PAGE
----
Can a Digital Reality Be Taken Directly to Your Brain?
A young man in a gray flannel robe sat calmly at a table, in front of an unsightly black box. He was capped like a gauze bandage. A bundle of wires came out of it, coming out from the back of his head. He is waiting for something.
A researchers in a white lab coat walked over to the table and stood silently for a moment. The man stared at the box. For a while, nothing happens. Then the man blinked and was a little exhausted. The researcher asked what happened.
“In just the first second,” he said, “I saw an eye — an eye and a mouth.”
The researcher exchanged the box for something else. This time it was an orange soccer ball. There was a beating, and again it was clear that something had happened inside the man’s head. “How can I explain this?” he said. “Like the previous one, I could see eye — eye and mouth, on the side.”
Strictly speaking, this guy is a cyborg. His fusiform gyri, winding ridges running along the bottom of the brain on each side, has electrodes. His doctors implanted them because they believed they could help trace the cause of the man’s attack. But electrodes also offer a unique opportunity — not just to read signals from the brain but to write them down. A team of neuroscientists, led by Nancy Kanwisher of MIT, is investigating the so-called fusiform face area, which becomes active when a person sees a face. Their question is, what if they turn the bombs on? Intended to activate that area — what can a person see?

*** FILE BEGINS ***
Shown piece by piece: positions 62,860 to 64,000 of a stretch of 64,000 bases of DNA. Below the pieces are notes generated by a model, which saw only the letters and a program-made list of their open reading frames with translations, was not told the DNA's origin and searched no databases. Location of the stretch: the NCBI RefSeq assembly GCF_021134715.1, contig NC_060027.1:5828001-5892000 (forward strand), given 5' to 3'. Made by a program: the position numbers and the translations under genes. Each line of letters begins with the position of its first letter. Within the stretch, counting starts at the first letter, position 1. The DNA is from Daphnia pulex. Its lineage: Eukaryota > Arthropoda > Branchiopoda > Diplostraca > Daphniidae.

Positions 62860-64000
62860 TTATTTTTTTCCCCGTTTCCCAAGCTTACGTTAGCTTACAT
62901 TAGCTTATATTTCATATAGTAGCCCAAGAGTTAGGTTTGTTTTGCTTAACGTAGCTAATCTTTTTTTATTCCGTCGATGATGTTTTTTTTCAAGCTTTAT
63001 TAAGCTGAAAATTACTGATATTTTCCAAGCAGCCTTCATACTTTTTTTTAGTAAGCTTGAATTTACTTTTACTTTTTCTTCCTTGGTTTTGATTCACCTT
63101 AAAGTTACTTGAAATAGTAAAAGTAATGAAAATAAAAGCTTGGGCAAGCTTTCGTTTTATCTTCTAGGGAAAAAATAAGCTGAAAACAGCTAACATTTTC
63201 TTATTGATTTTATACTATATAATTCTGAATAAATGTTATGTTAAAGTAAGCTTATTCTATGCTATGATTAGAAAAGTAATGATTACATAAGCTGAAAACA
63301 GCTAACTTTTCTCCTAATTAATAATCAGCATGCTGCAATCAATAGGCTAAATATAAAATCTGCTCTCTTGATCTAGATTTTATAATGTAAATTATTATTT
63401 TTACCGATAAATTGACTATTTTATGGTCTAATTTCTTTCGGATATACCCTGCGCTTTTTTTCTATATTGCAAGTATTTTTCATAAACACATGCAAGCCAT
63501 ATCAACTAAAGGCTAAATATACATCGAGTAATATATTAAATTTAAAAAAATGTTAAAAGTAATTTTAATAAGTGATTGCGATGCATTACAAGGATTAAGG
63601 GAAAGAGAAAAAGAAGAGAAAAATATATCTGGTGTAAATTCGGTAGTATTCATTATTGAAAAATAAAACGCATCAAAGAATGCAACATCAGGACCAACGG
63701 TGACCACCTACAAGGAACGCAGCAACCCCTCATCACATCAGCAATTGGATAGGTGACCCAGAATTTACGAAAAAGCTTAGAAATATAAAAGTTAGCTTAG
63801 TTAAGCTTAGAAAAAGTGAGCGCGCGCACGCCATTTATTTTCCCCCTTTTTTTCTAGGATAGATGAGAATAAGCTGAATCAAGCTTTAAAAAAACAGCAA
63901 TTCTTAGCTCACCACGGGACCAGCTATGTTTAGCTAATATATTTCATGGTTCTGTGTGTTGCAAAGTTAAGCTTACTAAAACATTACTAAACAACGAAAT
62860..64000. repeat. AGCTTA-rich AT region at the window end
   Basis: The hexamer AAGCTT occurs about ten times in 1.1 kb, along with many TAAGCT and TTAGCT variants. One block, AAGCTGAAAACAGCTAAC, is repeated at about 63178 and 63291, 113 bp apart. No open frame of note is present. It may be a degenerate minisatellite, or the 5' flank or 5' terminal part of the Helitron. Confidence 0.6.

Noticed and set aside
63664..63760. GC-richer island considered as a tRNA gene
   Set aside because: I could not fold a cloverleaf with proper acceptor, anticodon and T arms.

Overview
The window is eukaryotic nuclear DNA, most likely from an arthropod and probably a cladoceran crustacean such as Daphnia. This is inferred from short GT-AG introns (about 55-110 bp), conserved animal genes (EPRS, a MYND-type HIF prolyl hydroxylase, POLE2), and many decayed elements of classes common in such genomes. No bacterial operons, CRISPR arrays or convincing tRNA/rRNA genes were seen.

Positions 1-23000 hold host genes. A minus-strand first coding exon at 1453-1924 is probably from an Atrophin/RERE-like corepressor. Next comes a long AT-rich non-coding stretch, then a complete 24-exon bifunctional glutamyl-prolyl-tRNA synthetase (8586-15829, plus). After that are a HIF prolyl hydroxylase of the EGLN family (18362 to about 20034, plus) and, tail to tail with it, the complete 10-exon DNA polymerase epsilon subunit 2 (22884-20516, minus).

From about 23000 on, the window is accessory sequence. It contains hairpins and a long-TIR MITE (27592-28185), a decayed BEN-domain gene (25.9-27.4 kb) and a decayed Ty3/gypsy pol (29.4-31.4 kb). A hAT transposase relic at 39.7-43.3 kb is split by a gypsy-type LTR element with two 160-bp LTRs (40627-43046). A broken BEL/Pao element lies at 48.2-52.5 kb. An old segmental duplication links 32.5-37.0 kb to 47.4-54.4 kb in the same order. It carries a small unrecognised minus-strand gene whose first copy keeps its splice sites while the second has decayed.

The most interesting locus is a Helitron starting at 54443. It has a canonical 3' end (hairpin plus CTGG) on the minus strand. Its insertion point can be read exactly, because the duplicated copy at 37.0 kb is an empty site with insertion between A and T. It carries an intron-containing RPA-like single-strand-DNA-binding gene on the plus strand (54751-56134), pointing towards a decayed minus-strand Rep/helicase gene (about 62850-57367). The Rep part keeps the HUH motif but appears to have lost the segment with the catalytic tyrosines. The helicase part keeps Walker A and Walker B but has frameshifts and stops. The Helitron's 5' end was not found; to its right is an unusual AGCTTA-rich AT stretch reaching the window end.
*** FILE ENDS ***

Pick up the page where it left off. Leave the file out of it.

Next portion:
You don’t have to be a cyborg to know that you don’t have to trust your false mind. It hides from you, for example, the fact that all your visions are delayed. Turning photons into sight, converting air pressure into sound, aerosolized molecules into odors — which no matter how long it takes your imperfect sensory organs to receive the signal, transfer it to the language of the brain, and pass it on to woody networks of nerve cells that compute future data. The process isn’t immediate, but you don’t know the zillion synaptic zaps going on, the electrochemical fizz that makes up your mind. The truth is it’s stagecraft — and you’re both a director and a listener.
You understand, or think you understand, things that aren’t “really there” all the time — that aren’t anywhere but inside your head. Those are dreams. That’s what psychedelic drugs do. That’s what happens when you imagine your aunt’s face, the smell of your first car, the strawberry flavor.
From this perspective, it is never difficult to get a sensory experience – a vision – in a person’s head. I did this to you in the first few paragraphs of this story. I describe how the cyborg is dressed, you are given a hint of what the room looks like, you are told that the soccer ball is orange. You see it in your mind, or at least some version of it. You hear, in your mind’s ear, the research subject talking to scientists (although in real life they speak Japanese). That’s all good and literary. But it is good to have a more direct route. The brain salty glop that brings sensory information into the mind; you have to use that ability, to build a whole world out there, a simulation that is unrecognizable to reality.